Submitted to: Meeting Abstract
Publication Type: Abstract Only
Publication Acceptance Date: July 15, 2009
Publication Date: August 20, 2009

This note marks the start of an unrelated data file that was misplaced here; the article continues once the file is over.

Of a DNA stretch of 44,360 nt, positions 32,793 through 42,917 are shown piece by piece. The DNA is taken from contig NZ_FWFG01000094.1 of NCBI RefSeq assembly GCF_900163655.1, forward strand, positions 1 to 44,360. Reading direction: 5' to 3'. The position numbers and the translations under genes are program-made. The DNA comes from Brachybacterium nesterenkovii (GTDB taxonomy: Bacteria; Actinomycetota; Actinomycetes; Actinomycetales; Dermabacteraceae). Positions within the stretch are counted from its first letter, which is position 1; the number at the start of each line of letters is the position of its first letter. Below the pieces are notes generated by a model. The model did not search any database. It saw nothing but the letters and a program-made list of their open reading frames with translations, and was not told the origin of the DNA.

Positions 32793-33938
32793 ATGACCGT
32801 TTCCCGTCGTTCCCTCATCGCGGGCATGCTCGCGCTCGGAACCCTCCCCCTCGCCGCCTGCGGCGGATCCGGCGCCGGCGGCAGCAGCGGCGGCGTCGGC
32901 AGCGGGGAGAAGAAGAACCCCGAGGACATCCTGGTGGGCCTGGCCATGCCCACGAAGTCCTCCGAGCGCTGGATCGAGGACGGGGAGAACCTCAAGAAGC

Citation: Peterson, S.C. 2009. Evaluating Waste Charcoal as Potential Rubber Composite Filler. Meeting Abstract. ENVR 174; Tech 167. Technical Abstract: Carbon black, a byproduct of the petroleum industry, is the world's most predominant filler for rubber composites. In this study, charcoal in the form of pyrolyzed agricultural products was evaluated as potential carbon-based filler for rubber composites made with carboxylated styrene-butadiene latex. This source of carbon is not dependent on the petroleum industry and (for two of the three samples) is a waste byproduct of a renewable biofuel process. Charcoal samples were ball milled, resulting in particle sizes of roughly 1 micron (based on number distribution; approximately 3-12 microns based on volume distribution). Composites were created using a method consisting of freeze-drying followed by compression molding to form bars that were tested rheologically. Charcoal filled composites showed reinforcement factors of up to 50 times greater than the unfilled latex.